Müller Thurgau is our fifth most cultivated white variety (9.46%), so it is produced by almost all wine producers. Müller from Valtice, Mikulov, Znojmo, Mělnicko or Žernoseky is definitely worth a try. Müller Thurgau is best drunk as a young wine under two to three years of age. This, together with its early maturation, is one of the reasons why it is one of the main varieties of St. Martin's wines.
The variety is usually less pronounced, greenish yellow with sparkling reflections.
Mildly aromatic, spicy, with light nutmeg and pleasant fruit tones of peach or grapefruit.
Fresh, moderately full, harmonious, juicy with a slightly spicy touch, encouraging further drinking.
11.2% of total vineyard plantings.
Entered in the State Register of Grape Varieties in 1941.
Medium body, well-balanced and a very pleasant and drinkable wine of undemanding and refreshing character.
This variety is known in Switzerland as Riesling-Silvaner, for these two varieties are the presumed parents of this, the most famous crossing in the world. Müller-Thurgau was developed in 1882 at the German Vine Research Institute at Geisenheim, by a professor Hermann Müller, who hailed from the canton of Thurgau in Switzerland. At the time he was teaching botany. One of its synonyms, Rivaner, which comes from Slovenia, lends support to its presumed origins. In recent times Dr. F. Regner from the wine school in Klosterneuburg with the aid of genetic analysis has found that we are really dealing with Riesling x Chasselas de Courtillier (Madeleine Royale). Whatever the case, the variety has spread across all the northern wine regions of northern Europe as well as overseas.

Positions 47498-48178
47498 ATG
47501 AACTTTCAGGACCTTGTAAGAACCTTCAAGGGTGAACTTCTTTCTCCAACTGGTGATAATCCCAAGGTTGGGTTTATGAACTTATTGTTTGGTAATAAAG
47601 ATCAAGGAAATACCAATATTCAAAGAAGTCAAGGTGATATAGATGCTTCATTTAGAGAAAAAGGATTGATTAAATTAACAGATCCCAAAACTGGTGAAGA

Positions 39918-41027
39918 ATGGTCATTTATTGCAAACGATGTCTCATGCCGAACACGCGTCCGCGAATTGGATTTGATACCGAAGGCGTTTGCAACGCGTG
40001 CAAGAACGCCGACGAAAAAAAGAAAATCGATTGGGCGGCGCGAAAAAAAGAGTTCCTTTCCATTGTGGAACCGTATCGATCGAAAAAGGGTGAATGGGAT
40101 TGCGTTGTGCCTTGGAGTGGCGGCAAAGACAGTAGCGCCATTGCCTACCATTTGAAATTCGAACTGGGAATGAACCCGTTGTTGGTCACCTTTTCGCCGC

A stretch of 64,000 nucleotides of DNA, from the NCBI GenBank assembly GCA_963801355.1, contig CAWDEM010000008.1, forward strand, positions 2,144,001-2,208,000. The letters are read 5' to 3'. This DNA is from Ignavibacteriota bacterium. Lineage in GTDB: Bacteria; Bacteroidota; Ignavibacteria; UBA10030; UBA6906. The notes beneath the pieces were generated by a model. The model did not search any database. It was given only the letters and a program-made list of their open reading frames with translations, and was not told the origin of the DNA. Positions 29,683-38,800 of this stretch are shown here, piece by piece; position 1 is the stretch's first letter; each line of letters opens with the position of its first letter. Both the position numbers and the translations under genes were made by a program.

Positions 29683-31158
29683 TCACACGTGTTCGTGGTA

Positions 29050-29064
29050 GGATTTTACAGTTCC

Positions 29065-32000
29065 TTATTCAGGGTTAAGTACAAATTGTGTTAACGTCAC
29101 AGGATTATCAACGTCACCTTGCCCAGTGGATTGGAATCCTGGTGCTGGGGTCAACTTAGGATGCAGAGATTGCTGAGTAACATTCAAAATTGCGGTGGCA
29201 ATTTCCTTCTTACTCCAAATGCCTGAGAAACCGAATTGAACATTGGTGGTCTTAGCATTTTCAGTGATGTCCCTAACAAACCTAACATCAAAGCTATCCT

The growth is of medium vigour, the vines have pentagonal leaves with deep grooves and sparse foliage. It is an early ripening grape variety, it has a regular and abundant crop, low acidity and pleasing aromatic flavours. Its resistance to frost is relatively low as is that to fungal diseases. Its demands with regard to vineyard positioning are not high, though the soil needs to be deep and fertile.
The high quality of the wine only shows when yields at harvest area limited and in line with vineyard positioning conditions. From high yields, which are easy to achieve, the wine is thin and bitter. One has to say that under optimum conditions the wine is of a light colour with yellowish-green undertones. The nose evokes tones of muscat along with those of other fruit and, depending on the yields and the weather in a given year and on the procedures by which the wine is made. The nose could have grass, citrus, muscat, gooseberry, blackcurrant notes. Correct application of technology can give a wine that is best to drink young and fresh, on the basis of its low alcohol content. If it has sufficient levels of acidity, with muscat-like nose and with a smooth finish, it soon invites one to take another sip.
One has to say that under optimum conditions the wine is of a light colour with yellowish-green undertones.
Unfortunately the consumer is more often than not liable to come across wines of little aroma, that are dull and with a bitter aftertaste, which are the results of an improper following of the most basic technological procedures in winemaking. This is what has recently pushed this valueable variety to the background. Wines of Müller-Thurgau are for everyday drinking, are food-friendly and suitable for parties and social gatherings.
Greenish-yellow hue, muscatty fruity nose with pronounced grapefruit and peach tones. Medium body, well-balanced and a very pleasant and drinkable wine of undemanding and refreshing character.
Translation © Helena & John Baker 2004.